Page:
SELMA, Ala. — President Barack Obama on Saturday spoke with vigorous passion to thousands gathered here to commemorate the 50th anniversary of “Bloody Sunday.”
Obama emphasized that a day of commemoration is not enough to repay the debt paid by the marchers who were brutally beaten.
“If Selma taught us anything, it’s that our work is never done,” the President said near Edmund Pettus Bridge.
The President said that what civil rights marchers did years ago “will reverberate through the ages. Not because the change they won was preordained; not because their victory was complete; but because they proved that nonviolent change is possible; that love and hope can conquer hate.”
He hailed the marchers as heroes.
The President said that “the Americans who crossed this bridge, they were not physically imposing, but they gave courage to millions. They held no elected office. But they led a nation.”
Obama’s speech seemed to move the masses who showed up to celebrate the anniversary, including ABC-turned-CNN reporter Jeff Zeleny
Covering and listening to hundreds of Obama speeches over the last decade, I can't recall one that is better than his Selma speech today.
— Jeff Zeleny (@jeffzeleny) March 7, 2015
RELATED: Read President Obama’s remarks
The “Bloody Sunday” anniversary marks 50 years from the day hundreds of people were brutally attacked by Alabama state troopers as they marched from Selma to Montgomery, Alabama, to protest racial discrimination in voter registration. About 600 people participated in the planned 50-mile journey on March 7, 1965.
The marchers were protesting discrimination that kept black people from voting. But as the marchers approached the foot of the bridge, state troopers used force and tear gas to push them back.
As events were underway Saturday in Selma, hundreds of people marched across the Brooklyn Bridge in New York to symbolize their unity with the Alabama commemoration.
Television coverage of the event in 1965 triggered national outrage and eventually led Congress to pass the landmark Voting Rights Act of 1965, which mandated federal oversight over elections in states with histories of discrimination.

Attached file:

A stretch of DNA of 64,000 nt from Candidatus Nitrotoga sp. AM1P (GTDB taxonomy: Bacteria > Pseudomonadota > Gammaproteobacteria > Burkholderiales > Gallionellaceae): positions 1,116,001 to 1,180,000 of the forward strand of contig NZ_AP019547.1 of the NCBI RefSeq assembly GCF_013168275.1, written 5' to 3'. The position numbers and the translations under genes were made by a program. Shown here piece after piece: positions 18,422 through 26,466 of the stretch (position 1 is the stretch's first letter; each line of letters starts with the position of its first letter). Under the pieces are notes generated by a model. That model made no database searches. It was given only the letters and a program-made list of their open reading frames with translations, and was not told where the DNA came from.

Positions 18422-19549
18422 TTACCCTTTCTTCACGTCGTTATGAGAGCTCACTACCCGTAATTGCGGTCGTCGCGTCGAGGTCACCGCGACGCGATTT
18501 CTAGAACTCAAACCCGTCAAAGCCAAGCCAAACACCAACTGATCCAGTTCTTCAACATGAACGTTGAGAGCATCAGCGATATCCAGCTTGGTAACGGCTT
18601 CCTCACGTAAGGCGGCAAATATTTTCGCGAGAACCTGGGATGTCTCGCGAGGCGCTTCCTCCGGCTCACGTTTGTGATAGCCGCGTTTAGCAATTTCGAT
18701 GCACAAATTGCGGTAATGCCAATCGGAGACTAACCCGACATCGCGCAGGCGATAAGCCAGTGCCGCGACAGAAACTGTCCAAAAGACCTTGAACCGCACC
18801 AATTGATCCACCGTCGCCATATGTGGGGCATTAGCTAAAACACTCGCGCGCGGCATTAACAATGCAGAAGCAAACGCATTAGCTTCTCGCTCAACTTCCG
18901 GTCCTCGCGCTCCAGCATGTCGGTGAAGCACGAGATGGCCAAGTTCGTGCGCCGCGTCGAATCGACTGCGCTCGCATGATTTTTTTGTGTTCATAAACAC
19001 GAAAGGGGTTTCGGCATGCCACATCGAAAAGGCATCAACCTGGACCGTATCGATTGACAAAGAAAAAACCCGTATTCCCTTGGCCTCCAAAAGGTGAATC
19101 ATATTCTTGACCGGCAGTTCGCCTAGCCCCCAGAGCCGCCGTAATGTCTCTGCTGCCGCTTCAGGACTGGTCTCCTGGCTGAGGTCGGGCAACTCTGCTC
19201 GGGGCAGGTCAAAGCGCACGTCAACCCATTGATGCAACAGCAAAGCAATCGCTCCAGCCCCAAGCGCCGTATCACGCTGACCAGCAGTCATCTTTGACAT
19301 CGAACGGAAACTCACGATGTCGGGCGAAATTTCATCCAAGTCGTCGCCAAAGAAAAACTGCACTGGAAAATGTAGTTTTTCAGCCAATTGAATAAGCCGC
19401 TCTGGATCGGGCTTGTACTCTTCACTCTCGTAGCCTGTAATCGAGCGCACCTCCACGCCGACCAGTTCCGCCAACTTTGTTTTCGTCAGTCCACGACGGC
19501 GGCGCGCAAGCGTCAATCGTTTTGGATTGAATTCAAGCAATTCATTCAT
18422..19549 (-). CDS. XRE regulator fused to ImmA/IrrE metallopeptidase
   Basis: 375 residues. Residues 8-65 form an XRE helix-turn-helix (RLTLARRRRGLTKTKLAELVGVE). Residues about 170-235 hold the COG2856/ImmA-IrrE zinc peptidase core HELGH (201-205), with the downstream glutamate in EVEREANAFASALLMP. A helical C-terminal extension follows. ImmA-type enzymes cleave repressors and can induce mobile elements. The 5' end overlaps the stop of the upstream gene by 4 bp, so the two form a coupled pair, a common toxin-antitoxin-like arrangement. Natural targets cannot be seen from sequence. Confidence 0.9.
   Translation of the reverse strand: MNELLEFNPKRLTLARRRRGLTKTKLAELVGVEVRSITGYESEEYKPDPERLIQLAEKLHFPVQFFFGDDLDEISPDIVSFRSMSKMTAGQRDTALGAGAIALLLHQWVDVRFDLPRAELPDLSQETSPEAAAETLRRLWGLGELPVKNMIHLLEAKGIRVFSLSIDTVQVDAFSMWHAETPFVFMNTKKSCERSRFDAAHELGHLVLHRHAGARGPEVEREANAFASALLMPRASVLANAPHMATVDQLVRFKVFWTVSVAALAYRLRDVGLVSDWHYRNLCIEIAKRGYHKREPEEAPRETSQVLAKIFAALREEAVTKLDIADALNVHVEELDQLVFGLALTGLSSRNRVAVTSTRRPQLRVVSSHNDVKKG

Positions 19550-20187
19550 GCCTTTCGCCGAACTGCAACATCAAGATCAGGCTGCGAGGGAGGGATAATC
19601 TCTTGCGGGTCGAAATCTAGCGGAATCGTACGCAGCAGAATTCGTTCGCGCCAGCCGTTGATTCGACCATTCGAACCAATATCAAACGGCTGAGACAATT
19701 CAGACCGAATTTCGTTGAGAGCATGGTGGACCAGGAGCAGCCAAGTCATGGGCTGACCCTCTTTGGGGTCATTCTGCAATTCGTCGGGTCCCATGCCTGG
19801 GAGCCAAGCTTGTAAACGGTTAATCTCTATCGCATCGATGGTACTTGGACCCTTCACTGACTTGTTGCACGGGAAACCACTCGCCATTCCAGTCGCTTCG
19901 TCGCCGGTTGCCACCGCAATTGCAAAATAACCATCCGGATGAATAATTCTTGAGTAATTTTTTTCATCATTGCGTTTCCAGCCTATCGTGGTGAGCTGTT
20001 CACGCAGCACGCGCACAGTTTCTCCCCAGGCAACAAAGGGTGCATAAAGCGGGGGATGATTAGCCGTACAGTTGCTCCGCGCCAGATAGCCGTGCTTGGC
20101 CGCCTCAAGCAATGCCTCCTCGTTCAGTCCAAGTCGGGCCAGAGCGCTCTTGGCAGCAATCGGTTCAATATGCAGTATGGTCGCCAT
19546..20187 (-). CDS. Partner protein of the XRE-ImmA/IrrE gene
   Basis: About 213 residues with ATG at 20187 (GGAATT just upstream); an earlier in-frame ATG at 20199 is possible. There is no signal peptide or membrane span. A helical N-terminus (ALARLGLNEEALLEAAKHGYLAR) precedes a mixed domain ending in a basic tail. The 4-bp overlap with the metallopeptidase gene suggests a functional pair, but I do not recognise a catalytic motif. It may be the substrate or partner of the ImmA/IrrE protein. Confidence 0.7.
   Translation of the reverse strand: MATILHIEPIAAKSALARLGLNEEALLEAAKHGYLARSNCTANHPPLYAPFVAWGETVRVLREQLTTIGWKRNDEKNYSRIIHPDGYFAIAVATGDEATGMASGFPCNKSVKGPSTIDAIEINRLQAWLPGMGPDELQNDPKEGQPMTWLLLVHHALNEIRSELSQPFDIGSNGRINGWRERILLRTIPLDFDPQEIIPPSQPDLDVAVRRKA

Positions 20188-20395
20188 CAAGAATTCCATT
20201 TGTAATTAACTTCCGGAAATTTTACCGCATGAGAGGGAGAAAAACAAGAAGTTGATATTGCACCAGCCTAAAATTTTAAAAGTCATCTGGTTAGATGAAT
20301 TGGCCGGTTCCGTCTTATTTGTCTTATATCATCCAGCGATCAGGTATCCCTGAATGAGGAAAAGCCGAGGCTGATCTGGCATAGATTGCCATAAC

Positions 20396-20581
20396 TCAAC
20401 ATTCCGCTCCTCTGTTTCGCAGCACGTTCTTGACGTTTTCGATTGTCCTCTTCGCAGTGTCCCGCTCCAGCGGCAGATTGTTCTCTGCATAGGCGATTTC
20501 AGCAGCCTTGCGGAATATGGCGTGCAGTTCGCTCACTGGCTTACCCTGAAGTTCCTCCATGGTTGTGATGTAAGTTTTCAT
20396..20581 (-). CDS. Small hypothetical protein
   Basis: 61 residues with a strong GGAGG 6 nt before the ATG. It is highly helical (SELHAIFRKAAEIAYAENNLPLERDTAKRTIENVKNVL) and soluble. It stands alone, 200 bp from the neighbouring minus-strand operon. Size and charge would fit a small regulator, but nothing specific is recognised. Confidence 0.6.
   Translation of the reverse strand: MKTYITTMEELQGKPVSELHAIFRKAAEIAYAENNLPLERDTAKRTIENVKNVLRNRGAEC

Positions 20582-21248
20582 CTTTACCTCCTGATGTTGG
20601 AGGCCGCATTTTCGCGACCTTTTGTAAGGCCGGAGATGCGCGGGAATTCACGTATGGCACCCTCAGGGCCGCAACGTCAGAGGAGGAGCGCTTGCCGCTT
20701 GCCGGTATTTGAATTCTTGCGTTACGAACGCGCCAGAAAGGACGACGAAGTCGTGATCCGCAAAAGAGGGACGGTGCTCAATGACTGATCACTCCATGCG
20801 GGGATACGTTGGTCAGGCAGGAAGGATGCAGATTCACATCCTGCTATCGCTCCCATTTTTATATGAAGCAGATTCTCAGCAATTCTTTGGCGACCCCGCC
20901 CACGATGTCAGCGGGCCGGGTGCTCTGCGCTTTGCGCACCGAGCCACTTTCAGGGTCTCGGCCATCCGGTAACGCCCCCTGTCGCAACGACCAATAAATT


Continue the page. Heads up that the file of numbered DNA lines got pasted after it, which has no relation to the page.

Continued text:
Lewis: We must finish the work
Many of the nation’s leaders, activists and celebrities were in Selma on Saturday attending various activities taking place in memory of the historic event.
On Saturday, Rep. John Lewis — one of the demonstrators bloodied by troopers 50 years ago — and nearly 100 other members of Congress from both parties joined the President at the bridge in Selma — a bridge that still bears the name of Pettus, a Confederate general who was also a Ku Klux Klan leader.
“We must use this moment to recommit ourselves to do all we can to finish this work. There’s still work to be done,” said Lewis, adding this is an opportunity to “redeem the soul of America.”
A city of two sisters
Reflecting a sense of change in the half century since Bloody Sunday, and with Selma again in a national media spotlight, the mood in the crowd Saturday was of unity, and talks were focused on how to move America forward.
But some current Selma residents worried that after the dignitaries leave their town — with a population 82% black and with more than 40% of its people living below the national poverty level — will fade from view except for its historical significance.
Many black residents of Selma say they still live in a divisive society and still feel the sting of racism, with true change yet to come.
Geraldine Martin, 59, has lived in Selma all her life. She was 9 years old on “Bloody Sunday” and with her mother had just welcomed a little sister, Belinda, to the world on that day. The two sisters grew up in Selma less than a decade apart.
They graduated from Selma High School and both had to make decisions about whether to stay in their hometown when few opportunities existed for young people.
“We need to reevaluate our education system,” said Geraldine, who became a special education teacher at Selma High. “We need incentives for young people. I am hoping today’s events will help us move forward.”
Belinda shook her head. She left Selma after high school and now lives in Atlanta. Her view of Selma has changed over the years — looking in from the outside.
“I don’t see how Selma will move forward without togetherness,” said Belinda. “There is no diversity in Selma. People don’t live together.
“I want to ask white people: ‘So why are you so angry at us? Is it really the color of my skin or something deeper?'”
Maybe, she said, the attention on Selma this weekend will help spark a relevant dialogue.